Boost Your Roof: Hipped Roofing 101

By HomeAdvisor

Updated October 20, 2016

Hipped roof
Hipped roofing is a favored among many homeowners for its looks, durability and storage options. If you’re in the market for a new roof and a little overwhelmed with your options, consider a simple — yet stylish — hipped design.


Hipped roofing is a style of roof construction that slopes downward toward the walls of the home — eliminating gables. Hipped roofing comes in a variety of forms, each with its own set of advantages and disadvantages. Before building your hipped roof, think about what works best for your needs. If you have a large family and require lots of storage, space-friendly designs are best — although most hipped roofing designs offer additional space.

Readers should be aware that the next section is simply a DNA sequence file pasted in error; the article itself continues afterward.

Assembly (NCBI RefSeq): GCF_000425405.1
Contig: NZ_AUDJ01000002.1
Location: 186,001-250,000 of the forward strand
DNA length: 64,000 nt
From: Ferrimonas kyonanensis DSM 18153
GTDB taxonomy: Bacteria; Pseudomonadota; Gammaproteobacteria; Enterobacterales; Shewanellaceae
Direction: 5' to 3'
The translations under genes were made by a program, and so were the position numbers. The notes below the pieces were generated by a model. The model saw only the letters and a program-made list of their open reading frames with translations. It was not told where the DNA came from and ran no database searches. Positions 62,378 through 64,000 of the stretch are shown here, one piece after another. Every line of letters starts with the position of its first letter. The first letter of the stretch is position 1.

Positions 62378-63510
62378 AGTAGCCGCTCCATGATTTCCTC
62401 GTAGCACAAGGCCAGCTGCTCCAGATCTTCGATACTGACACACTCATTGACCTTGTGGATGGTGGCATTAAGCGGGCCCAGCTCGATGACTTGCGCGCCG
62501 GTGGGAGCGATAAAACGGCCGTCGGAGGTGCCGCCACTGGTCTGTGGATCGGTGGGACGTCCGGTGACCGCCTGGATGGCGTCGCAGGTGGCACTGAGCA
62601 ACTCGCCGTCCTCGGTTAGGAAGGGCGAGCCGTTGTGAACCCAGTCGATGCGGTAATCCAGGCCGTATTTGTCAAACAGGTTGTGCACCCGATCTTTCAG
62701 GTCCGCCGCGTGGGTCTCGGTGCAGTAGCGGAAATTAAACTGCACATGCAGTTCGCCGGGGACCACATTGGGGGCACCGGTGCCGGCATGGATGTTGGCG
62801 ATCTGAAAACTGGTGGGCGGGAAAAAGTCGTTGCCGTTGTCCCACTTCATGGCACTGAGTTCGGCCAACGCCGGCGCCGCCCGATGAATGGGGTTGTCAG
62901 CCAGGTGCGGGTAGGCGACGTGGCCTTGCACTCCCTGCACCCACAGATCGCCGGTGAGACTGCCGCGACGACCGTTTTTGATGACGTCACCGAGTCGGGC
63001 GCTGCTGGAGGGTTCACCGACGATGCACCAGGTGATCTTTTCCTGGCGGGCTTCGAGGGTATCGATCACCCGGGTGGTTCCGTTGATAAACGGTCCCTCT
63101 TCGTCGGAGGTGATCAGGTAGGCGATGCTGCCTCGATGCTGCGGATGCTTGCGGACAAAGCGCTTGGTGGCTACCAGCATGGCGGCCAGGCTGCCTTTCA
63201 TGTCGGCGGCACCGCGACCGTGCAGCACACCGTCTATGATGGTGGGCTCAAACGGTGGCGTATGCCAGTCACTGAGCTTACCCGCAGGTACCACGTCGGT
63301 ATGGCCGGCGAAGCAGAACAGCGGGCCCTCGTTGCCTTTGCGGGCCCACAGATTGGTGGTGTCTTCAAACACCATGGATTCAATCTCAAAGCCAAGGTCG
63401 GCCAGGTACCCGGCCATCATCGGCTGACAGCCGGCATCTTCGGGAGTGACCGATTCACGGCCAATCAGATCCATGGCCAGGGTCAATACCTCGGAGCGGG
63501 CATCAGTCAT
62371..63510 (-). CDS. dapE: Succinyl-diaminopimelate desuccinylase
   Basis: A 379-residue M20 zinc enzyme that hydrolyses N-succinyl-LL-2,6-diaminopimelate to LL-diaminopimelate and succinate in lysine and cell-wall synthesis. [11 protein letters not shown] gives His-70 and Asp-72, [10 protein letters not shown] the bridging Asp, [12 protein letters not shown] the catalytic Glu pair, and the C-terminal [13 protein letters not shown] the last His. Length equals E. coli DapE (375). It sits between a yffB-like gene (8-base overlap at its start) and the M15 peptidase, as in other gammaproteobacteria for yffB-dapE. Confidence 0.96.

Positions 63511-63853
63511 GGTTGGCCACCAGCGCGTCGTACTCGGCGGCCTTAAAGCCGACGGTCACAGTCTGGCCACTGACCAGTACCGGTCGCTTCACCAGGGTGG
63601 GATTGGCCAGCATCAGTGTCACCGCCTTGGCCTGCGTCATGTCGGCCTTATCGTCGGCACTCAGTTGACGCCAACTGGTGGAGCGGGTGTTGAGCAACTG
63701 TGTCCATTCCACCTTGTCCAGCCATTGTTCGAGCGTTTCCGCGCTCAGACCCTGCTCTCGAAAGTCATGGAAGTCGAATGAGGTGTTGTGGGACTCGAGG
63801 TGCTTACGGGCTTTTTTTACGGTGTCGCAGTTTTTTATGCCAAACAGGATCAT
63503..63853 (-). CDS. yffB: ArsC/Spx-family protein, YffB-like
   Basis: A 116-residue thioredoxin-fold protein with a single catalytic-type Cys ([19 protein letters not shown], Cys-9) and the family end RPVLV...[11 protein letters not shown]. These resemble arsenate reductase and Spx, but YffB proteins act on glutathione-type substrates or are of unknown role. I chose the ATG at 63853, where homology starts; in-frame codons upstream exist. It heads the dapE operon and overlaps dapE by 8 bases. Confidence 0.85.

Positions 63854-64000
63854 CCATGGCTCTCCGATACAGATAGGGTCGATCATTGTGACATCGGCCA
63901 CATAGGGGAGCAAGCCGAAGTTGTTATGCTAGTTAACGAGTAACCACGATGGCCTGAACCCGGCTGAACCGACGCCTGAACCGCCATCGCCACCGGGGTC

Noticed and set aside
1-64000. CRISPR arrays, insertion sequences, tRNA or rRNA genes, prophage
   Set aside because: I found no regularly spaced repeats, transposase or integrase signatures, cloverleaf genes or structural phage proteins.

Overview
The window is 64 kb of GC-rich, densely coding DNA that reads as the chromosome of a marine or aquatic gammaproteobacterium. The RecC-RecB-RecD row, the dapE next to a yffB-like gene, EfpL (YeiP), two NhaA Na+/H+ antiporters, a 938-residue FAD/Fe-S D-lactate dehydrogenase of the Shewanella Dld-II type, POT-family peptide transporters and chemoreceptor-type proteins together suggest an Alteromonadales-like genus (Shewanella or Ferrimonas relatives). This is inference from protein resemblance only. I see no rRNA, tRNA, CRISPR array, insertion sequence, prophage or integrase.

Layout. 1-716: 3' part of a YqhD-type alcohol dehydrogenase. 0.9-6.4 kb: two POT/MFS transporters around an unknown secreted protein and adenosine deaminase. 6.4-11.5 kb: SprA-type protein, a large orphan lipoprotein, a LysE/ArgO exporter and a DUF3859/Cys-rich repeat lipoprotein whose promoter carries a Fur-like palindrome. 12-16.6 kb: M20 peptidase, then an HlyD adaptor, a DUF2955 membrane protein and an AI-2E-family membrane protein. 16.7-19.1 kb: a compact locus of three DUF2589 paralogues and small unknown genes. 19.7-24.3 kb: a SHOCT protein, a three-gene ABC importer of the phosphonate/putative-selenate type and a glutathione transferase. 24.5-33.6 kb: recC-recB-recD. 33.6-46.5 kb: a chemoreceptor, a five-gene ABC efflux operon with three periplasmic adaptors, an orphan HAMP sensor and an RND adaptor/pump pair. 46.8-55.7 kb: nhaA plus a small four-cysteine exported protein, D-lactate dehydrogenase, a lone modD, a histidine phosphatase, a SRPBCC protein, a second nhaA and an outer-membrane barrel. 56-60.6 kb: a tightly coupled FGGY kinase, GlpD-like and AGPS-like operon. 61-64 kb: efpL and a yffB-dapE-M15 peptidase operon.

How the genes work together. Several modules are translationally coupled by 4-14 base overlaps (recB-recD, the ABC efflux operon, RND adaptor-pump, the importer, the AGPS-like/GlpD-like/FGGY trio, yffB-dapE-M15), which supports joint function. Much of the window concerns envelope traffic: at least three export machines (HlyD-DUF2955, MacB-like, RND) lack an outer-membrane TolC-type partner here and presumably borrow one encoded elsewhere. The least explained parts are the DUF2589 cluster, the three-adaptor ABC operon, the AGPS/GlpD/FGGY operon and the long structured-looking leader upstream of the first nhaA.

Hipped roofing’s lack of large, flat faces makes it better suited than other types of roofing for hurricane- or tornado-prone areas. Steeply sloped (or pitched) roofing is ideal for extreme winds. If you’re considering adding a hipped roof to your home, make sure your roof slopes at least 35 degrees from horizontal.

Hipped roofing also offers additional storage and attic space above your home. With the additional space, vaulted ceilings and finished attic spaces are a possibility.


Hipped roofs are most commonly seen in Prairie Style homes (a style pioneered by Frank Lloyd Wright), bungalows and cottages. Some larger, multi-story homes from the latter 19th and early 20th centuries also sport hipped roofing. In modern architecture, hipped roofing is used in more than one style of design. Hipped roofing is seen in buildings ranging from prefab to ultra-modern.

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